# NavList:

## A Community Devoted to the Preservation and Practice of Celestial Navigation and Other Methods of Traditional Wayfinding

**Re: Real accuracy of the method of lunar distances**

**From:**Fred Hebard

**Date:**2003 Dec 31, 00:13 -0500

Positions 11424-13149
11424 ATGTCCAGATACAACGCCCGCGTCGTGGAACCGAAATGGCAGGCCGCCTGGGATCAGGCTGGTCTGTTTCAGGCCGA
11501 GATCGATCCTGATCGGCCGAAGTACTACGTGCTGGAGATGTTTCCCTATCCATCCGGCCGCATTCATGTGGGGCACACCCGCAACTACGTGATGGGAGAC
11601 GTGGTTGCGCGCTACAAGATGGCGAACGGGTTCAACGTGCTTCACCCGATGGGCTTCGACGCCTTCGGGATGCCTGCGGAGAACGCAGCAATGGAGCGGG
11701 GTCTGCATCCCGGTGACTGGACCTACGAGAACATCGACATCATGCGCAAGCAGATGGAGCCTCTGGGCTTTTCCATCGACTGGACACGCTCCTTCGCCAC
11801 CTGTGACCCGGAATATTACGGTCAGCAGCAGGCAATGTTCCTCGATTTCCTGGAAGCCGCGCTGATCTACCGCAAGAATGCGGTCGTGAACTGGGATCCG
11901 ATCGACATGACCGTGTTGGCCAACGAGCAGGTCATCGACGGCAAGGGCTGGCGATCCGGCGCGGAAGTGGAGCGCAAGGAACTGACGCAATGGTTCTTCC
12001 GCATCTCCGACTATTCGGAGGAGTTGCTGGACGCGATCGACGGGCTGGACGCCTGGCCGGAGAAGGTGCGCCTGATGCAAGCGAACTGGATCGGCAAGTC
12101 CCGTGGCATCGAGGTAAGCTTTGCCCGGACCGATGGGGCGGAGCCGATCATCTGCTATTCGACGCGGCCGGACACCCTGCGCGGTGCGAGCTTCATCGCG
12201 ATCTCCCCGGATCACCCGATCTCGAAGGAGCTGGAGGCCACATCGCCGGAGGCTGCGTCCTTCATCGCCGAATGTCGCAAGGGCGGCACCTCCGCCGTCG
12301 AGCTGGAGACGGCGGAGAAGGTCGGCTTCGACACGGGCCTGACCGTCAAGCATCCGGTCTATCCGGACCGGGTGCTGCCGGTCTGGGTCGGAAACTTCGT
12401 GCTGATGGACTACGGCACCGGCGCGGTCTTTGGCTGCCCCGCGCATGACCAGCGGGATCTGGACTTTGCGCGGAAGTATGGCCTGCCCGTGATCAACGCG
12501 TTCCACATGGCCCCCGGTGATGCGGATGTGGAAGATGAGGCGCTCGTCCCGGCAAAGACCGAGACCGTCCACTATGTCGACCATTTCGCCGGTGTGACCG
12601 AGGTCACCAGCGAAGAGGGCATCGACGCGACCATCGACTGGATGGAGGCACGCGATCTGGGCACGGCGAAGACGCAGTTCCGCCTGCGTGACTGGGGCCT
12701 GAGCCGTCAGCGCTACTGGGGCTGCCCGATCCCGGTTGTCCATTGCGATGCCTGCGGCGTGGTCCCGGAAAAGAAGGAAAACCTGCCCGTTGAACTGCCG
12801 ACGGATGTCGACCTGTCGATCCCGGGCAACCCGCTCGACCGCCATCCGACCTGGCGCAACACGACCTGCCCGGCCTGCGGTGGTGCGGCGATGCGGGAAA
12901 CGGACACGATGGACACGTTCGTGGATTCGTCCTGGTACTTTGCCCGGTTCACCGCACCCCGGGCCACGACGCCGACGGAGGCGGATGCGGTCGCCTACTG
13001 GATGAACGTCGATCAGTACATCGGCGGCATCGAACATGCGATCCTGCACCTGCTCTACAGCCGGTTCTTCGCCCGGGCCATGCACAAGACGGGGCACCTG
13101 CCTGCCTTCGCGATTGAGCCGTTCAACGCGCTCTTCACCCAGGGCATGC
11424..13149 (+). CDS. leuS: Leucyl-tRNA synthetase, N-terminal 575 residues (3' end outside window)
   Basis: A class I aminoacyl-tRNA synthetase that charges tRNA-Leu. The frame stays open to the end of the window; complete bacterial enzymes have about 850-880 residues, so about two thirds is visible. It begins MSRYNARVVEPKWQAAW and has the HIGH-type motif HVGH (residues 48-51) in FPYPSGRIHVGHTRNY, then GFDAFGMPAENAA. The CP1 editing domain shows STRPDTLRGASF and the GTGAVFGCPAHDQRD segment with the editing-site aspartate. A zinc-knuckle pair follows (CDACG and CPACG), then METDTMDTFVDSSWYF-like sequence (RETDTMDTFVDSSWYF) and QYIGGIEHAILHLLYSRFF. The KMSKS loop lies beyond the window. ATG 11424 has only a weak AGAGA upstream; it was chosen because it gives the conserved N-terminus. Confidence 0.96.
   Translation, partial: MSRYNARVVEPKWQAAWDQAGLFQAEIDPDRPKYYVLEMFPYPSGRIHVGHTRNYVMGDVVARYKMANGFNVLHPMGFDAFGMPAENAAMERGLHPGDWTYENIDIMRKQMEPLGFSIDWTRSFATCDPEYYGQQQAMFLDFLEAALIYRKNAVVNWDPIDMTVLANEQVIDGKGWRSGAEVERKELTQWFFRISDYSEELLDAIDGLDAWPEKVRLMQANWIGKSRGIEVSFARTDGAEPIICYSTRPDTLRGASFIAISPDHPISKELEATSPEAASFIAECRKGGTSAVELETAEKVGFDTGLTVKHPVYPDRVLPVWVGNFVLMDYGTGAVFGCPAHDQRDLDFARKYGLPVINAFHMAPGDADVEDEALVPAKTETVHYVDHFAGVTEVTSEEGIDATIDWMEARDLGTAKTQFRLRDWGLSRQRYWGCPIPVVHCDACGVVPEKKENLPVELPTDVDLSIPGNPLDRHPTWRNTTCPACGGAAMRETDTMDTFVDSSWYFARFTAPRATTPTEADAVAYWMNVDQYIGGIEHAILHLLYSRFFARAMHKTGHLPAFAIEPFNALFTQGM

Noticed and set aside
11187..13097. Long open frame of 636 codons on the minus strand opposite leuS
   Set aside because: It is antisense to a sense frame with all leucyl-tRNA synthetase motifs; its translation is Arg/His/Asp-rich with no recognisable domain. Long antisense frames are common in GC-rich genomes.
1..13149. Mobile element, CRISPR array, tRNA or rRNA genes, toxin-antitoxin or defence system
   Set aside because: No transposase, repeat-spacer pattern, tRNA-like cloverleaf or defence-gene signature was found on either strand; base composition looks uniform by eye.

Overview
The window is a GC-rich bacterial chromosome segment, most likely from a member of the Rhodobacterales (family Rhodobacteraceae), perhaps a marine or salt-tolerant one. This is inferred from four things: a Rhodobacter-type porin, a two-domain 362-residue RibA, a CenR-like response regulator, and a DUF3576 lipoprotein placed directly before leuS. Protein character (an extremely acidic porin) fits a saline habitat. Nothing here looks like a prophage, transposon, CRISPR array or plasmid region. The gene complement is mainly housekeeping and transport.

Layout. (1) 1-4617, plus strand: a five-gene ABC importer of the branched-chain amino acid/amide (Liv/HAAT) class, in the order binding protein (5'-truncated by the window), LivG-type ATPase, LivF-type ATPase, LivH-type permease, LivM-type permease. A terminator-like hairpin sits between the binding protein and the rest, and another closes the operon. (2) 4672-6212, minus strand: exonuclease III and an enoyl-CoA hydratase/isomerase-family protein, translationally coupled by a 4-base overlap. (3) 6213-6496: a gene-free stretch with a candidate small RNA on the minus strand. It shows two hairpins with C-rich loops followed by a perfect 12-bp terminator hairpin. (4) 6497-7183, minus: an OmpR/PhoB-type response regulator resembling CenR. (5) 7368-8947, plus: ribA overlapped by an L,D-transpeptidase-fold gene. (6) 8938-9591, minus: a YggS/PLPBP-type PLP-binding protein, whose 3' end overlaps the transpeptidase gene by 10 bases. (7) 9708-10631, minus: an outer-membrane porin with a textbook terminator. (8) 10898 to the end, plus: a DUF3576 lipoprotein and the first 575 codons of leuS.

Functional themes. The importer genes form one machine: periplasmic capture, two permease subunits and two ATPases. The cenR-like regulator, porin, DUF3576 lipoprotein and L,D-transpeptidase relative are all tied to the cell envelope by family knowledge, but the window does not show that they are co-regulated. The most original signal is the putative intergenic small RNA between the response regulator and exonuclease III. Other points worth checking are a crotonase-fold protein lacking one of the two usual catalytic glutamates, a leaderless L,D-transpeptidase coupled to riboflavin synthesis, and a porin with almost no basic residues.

Jan, This is the 99.7% probability that an _individual_ observation will exceed 90". The standard error of the mean would be the standard error as you defined divided by the square root of the number of observations. I believe (not being a statistician) if you divide 90" by the square root of 6 you will get the value that the mean will not exceed with 99.7% probability, namely, 37", or 15 minutes of longitude. That's quite usable for ocean navigation, and is the worst that is obtained once in a thousand times, more or less. Fred On Dec 30, 2003, at 1:24 PM, Jan Kalivoda wrote: > Now let us consider the maximum errors of lunars that should be taken > into account, based on the values given above. If you multiply the > standard error (SE) by 2, you obtain the error that should be not > exceeded in 95% of observations, and you can be statistically sure > that your error won't exceed the value of (SE times 3) in 99,7% of > observations. Therefore, we can accept the maximum possible error in > practice as SE ? 3 = (1/0.6745 ? PE) ? 3 = 4.5 ? PE very nearly. > > For lunars, PE of 20" times 4.5 gives 90" = approximately 180 seconds > of time = approximately 45 minutes of longitude (the exact value > depends on the actual velocity of the Moon in R.A.). For finding your > position at sea, you should accept this maximum value in both E and W > direction and your real position lies somewhere in the arc of > longitude 1,5 degree long. This makes lunars nearly unusable in > practice in my eyes - where I make a mistake? > > Of course, when you take two lunars to the East and to the West from > the Moon simultaneously, the maximum possible error drops to the > usable limits (onboard sailing ship). > > ------------------------- > > It should be noted that the errors of lunar tables were negligible > compared with the errors of measurements only after cca 1880 (after > Newcomb). From cca 1820 to 1880 (from Damoiseau and others to Newcomb) > one had to accept the error of 20-30" in lunar tables and from 1755 to > 1820 (from Mayer to Damoiseau) the possible error was 60" . > > Maybe this fact gives a commentary to the quotation from Cotter (A > History of Nautical Astronomy, p.256), who himself quotes the report > of Parry's Arctic expedition (1821-1823) concerning lunars taken from > the ships caught by ice and staying at the same place for many months > (not drifting!): > > "The mean of 2500 observations in December differed 14' from the mean > of 2500 observations in the following March; ..." > > ================ > > > I want to be refuted, as I like lunars very much. > > > Jan Kalivoda >